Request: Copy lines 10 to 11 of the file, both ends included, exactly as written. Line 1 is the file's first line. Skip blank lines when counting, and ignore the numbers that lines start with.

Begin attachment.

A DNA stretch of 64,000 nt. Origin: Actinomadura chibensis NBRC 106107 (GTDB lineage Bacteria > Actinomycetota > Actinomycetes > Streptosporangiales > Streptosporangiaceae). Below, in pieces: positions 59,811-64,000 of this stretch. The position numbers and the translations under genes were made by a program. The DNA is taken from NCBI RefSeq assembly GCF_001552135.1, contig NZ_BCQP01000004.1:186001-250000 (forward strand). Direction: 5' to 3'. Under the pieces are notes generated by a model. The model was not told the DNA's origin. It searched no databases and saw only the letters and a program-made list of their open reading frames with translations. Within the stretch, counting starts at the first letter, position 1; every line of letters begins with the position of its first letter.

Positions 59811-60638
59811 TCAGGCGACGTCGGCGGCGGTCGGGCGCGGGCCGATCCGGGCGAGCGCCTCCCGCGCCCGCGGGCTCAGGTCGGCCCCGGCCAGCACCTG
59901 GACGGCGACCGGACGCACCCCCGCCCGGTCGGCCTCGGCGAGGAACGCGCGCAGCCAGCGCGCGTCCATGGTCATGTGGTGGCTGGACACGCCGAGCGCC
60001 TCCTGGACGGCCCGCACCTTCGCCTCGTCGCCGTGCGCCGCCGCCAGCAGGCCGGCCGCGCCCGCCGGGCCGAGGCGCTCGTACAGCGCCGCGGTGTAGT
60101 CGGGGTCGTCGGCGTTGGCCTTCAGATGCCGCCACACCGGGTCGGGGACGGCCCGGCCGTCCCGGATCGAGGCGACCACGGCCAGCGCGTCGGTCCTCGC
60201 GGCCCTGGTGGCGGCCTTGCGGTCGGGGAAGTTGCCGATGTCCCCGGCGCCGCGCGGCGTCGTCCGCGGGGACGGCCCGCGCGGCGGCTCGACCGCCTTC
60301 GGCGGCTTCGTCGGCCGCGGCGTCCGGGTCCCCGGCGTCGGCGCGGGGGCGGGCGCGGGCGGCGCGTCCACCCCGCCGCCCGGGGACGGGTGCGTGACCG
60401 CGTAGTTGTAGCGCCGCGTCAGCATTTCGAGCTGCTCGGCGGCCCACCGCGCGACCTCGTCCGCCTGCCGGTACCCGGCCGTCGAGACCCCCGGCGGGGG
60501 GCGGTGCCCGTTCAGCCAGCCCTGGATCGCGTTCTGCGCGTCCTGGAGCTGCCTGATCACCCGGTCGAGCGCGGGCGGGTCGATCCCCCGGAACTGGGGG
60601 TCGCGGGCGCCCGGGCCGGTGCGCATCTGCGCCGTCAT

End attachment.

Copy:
60501 GCGGTGCCCGTTCAGCCAGCCCTGGATCGCGTTCTGCGCGTCCTGGAGCTGCCTGATCACCCGGTCGAGCGCGGGCGGGTCGATCCCCCGGAACTGGGGG
60601 TCGCGGGCGCCCGGGCCGGTGCGCATCTGCGCCGTCAT